Traveling to the city of Cochabamba in Bolivia provides you with many different opportunities to explore the heart of this fascinating country. There are many different sites that should be seen when visiting Cochabamba, so planning in advance is worth the effort. We truly enjoyed our time there and we hired a guide to take us to see some of the locations that are outside of the city. Getting around in Bolivia is not always easy as the roads are often in a constant state of repair and the heavy rains often create landslides that take out portions of the roads. Although you don’t have to do everything on this list to enjoy your time in Cochabamba, we’d certainly recommend at least getting out and doing at least one that is not located in the city itself.
The Ruins of Incallatja – One of the tours that took while we were in Cochabamba, Bolivia, was to the ruins at Incallajta. They are some of the most well-preserved ruins in Bolivia and it really gives you a sense of how great the Incan civilization was. Sadly, not a lot is known for sure about the site and it seems that it is not often visited by tourists. The main temple building is massive and is probably an indication as to how important the site was to the Incan empire. In addition to being a ceremonial site, it was also the easternmost defensive fortification for the Inca, with a large wall to protect them from the rival tribes in the Amazon.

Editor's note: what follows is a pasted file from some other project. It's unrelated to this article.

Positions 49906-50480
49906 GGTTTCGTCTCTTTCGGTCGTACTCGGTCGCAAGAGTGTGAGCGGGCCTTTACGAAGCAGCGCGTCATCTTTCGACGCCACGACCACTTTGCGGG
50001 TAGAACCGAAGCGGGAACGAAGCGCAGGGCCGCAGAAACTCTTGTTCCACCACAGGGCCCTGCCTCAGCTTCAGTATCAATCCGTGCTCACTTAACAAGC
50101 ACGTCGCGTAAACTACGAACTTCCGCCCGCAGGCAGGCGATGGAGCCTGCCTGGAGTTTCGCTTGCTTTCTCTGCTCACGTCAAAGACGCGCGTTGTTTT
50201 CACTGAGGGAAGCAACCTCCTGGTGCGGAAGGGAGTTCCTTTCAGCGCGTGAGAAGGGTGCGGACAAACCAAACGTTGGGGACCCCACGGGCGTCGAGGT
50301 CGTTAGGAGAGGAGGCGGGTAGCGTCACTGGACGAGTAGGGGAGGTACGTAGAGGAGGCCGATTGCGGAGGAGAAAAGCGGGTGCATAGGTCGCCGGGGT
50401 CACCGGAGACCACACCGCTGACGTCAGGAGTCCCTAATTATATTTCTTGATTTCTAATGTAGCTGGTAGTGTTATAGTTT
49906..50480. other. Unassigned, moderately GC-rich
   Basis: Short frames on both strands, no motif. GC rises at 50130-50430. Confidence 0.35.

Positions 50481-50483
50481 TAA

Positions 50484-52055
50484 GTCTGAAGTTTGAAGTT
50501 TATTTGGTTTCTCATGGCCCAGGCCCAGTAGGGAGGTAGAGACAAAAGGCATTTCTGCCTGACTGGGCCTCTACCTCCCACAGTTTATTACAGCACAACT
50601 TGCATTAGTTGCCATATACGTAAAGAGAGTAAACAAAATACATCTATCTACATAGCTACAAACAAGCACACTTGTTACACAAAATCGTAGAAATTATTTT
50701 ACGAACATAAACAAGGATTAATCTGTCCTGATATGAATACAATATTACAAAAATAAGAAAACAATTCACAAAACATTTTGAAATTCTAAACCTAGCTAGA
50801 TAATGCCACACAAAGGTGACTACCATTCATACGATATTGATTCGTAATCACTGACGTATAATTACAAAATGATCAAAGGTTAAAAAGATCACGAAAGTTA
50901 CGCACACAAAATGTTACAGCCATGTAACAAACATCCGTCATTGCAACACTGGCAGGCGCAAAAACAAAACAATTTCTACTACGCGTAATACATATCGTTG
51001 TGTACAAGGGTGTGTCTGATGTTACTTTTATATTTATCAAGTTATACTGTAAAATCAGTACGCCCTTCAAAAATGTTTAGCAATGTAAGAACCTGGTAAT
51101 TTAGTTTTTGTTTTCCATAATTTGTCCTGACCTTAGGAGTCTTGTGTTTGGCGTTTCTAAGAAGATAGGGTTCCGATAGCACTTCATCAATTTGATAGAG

Polacio Portales – We would definitely recommend taking a tour of the Palacio Portales. Not only is the building architecturally interesting, but the gardens, which were modeled after those at Versailles, are quite beautiful as well. Built by the wealthy millionaire Simon Patino, the palace was completed in 1927. Patino’s fortune was built by owning the majority of the tin industry in Bolivia, which earned the nicknames of “The Tin Baron” and “The Andean Rockefeller”. At one point, he was considered to be one of the five wealthiest people in the world.
Carrasco National Park – One of the most interesting places that we visited during our time in Bolivia was to the Carrasco National Park. It is in the Amazon Rainforest and is most famous for having a cave with Guacharo birds. These birds are virtually blind and are nocturnal feeders that eat the fruit of the oil palm trees. They are also known as “blind birds” or “oil birds” because of their unique eating habits as they are the only nocturnal fruit eating birds in the world that fly. Needless to say, there are a lot of other animals that can be found in the park and hiking through the park provides a variety of unique experiences. In addition to hiking in the park, we also stayed in an ecolodge as well as ziplined through the canopy.
Cristo de la Concordia – One of the first things that we did upon our arrival in Cochabamba was to visit the Cristo de la Concordia, which is a statue of Jesus Christ. The statue sits on top of San Pedro Hill and is accessible by a cable car or you can walk the 2,000 steps to the statue if you prefer. The statue is quite interesting, but since San Pedro Hill is almost 900 feet (265 meters) above the city of Cochabamba, the views are worth the visit as well.
Pico Tunari – Although we didn’t do this hike during our visit, our guide Remy shared the information with us and it would definitely be on our list when we visit again. Hiking to the summit of Pico Tunari, the highest point in Cochabamba, is certainly something that will provide striking views of the area. Bolivia has one of the most stable mountain outdoor weather in the world, making it a great place for mountain trekking.
Visiting Cochabamba provides the opportunity to see so many amazing places. Just walking around the city is wonderful, the people are extremely friendly, and the food is quite delicious. We stayed at a very nice hotel during our visit and enjoyed waking up to several families of parrots in the trees on the grounds. From Cochabamba, we traveled to La Paz, the capital of Bolivia, to continue our exploration of the country.